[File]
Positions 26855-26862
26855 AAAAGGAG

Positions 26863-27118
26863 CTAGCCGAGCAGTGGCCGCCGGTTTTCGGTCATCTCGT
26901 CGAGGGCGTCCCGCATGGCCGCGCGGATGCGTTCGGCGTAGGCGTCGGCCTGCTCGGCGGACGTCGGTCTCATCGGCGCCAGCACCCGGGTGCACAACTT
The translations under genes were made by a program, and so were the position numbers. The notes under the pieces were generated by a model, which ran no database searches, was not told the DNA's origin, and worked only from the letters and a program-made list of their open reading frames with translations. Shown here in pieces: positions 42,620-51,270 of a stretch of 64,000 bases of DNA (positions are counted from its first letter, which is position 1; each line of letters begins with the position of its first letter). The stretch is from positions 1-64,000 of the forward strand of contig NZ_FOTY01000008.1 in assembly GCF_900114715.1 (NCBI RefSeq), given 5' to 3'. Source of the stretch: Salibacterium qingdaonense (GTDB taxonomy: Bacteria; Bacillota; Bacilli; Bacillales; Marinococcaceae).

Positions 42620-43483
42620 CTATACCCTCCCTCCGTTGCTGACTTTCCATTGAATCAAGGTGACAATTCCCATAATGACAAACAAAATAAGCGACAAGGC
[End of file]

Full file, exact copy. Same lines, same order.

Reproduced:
Positions 26855-26862
26855 AAAAGGAG

Positions 26863-27118
26863 CTAGCCGAGCAGTGGCCGCCGGTTTTCGGTCATCTCGT
26901 CGAGGGCGTCCCGCATGGCCGCGCGGATGCGTTCGGCGTAGGCGTCGGCCTGCTCGGCGGACGTCGGTCTCATCGGCGCCAGCACCCGGGTGCACAACTT
The translations under genes were made by a program, and so were the position numbers. The notes under the pieces were generated by a model, which ran no database searches, was not told the DNA's origin, and worked only from the letters and a program-made list of their open reading frames with translations. Shown here in pieces: positions 42,620-51,270 of a stretch of 64,000 bases of DNA (positions are counted from its first letter, which is position 1; each line of letters begins with the position of its first letter). The stretch is from positions 1-64,000 of the forward strand of contig NZ_FOTY01000008.1 in assembly GCF_900114715.1 (NCBI RefSeq), given 5' to 3'. Source of the stretch: Salibacterium qingdaonense (GTDB taxonomy: Bacteria; Bacillota; Bacilli; Bacillales; Marinococcaceae).

Positions 42620-43483
42620 CTATACCCTCCCTCCGTTGCTGACTTTCCATTGAATCAAGGTGACAATTCCCATAATGACAAACAAAATAAGCGACAAGGC